“My mother was born in what is today Pakistan.
A product of the partition, her family would resettle in Northern India shortly after 1947. My father was the only literate person in his family. My mother would go on to get her Master’s degree. And my dad would get his PhD and become the first person in his family who could read and write.”
And then this idealistic young man would relocate to a land of opportunity – the United States of America with 24 dollars in his pocket in the early sixties. Convinced that in this world, it’s not your position but your disposition that matters, the Vermas, plodded on. Today one of their children is the US Ambassador to India, overseeing arguably the largest U.S. Missions in the world, four consulates across India and nearly every agency of the U.S. government. Meet Richard R.Verma, lawyer turned diplomat and the first Indian American to be posted to New Delhi as Washington’s envoy.
When the Obama administration announced Verma’s appointment after a six month hiatus owing to Nancy Powell’s truncated tenure in the aftermath of the Devyani Khobragade flashpoint, a Huffington Post headline screamed: “President Hits A Home Run.” Just as well as President Obama once quipped that in foreign policy, sometimes “you hit singles, you hit doubles; every once in a while we may be able to hit a home run.” The average waiting period for a Senate confirmation for nominees cleared by the Senate Foreign Relations Committee is 237 days. Quite remarkably,Verma made it in a week! “It is a great honour to return to the country where my parents are from some 50 years after they first left here.”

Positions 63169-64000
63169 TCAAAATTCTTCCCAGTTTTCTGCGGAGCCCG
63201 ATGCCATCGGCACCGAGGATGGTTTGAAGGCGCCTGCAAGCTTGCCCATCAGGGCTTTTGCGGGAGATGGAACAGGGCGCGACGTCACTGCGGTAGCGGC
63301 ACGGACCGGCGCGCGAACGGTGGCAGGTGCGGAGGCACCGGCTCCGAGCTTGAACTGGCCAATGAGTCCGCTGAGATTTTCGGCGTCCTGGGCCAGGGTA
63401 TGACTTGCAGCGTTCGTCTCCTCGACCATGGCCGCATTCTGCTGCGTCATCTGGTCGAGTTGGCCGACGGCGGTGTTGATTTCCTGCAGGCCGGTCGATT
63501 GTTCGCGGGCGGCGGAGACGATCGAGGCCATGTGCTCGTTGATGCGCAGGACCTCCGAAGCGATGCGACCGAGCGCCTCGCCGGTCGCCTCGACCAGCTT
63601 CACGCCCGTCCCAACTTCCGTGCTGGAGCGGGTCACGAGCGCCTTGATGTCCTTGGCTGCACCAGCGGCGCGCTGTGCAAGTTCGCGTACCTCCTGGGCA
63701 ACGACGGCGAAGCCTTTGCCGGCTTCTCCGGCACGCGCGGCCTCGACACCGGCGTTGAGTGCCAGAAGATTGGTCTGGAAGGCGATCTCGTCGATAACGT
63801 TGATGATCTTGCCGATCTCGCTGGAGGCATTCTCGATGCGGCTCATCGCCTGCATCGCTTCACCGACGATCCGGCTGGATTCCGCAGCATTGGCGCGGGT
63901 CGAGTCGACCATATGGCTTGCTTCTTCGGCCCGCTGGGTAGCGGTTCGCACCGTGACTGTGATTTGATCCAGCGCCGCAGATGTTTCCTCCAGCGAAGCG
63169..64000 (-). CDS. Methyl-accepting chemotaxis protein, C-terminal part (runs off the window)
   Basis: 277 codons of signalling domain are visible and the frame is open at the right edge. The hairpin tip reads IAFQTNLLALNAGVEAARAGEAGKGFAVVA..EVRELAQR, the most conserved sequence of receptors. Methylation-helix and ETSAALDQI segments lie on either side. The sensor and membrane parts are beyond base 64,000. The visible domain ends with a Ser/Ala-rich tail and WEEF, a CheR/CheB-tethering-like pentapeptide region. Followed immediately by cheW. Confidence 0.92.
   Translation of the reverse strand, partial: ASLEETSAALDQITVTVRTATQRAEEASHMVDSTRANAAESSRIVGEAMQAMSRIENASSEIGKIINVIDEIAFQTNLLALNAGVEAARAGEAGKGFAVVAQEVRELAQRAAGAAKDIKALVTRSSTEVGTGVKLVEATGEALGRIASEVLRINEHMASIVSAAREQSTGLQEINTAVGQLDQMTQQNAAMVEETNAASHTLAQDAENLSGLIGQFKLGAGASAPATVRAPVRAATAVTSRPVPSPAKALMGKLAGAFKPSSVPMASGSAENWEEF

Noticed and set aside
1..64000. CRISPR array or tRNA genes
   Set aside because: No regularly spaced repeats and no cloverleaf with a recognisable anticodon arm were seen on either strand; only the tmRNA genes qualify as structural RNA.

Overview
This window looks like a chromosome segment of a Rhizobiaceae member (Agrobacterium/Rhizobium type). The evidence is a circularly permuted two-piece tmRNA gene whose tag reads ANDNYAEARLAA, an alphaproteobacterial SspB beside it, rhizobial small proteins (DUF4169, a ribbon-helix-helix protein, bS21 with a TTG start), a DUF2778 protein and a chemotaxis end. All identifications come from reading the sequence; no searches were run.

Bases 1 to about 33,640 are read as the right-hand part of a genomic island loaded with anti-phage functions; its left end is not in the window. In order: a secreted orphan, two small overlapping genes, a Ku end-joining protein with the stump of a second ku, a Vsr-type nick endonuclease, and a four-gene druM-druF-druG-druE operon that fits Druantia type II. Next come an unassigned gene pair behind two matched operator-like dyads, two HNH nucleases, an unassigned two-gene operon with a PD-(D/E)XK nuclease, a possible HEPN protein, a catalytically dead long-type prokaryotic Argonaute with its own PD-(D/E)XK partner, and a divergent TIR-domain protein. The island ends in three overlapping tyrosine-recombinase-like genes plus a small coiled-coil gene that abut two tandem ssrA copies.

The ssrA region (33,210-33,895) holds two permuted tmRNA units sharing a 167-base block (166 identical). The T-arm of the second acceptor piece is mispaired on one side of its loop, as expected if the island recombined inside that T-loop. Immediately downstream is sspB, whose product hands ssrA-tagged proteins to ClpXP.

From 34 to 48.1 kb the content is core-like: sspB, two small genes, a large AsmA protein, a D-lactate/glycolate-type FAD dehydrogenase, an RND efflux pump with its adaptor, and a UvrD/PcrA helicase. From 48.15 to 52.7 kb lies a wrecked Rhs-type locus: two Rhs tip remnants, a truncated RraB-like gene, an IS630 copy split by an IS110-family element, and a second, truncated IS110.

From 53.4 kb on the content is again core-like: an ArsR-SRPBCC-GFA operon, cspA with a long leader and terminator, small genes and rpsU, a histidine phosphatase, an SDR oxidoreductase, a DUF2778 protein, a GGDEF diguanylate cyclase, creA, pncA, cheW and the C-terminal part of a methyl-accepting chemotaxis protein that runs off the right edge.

The appointment may have been smooth sailing but his early years were rough. “My brother, three sisters and parents – stuck together like glue, having fun, getting through the tough times, but settling into our new home and making new friends in Pennsylvania. It really does take a village to make it and we had so many good friends, relatives and neighbours who helped us along the way.”
Armed with law degrees from Georgetown University Law Center (LLM) and American University’s Washington College of Law (JD), Verma went on to serve the U.S. Air Force as a Judge Advocate and even earned the Meritorious Service and Air Force Commendation medals. Private practice caught his fancy and he became a partner at the global law firm – Steptoe & Johnson and later Senior Counselor to the Albright Stonebridge Group. But his real calling seemed to be public policy and diplomacy. Verma functioned as the Commissioner to the Prevention of Weapons of Mass Destruction and Terrorism Commission and as a Co-Author of their landmark report – “World at Risk.”. As a former Assistant Secretary of State for Legislative Affairs in the Obama Administration, he led the State Department’s efforts on Capitol Hill and served as a senior member of Secretary Hillary Clinton’s team. Not to forget assignments as the Senior National Security Advisor to the Senate Majority Leader, Harry Reid and in the House of Representatives for longtime Chairman of the Defense Appropriations Committee, Jack Murtha.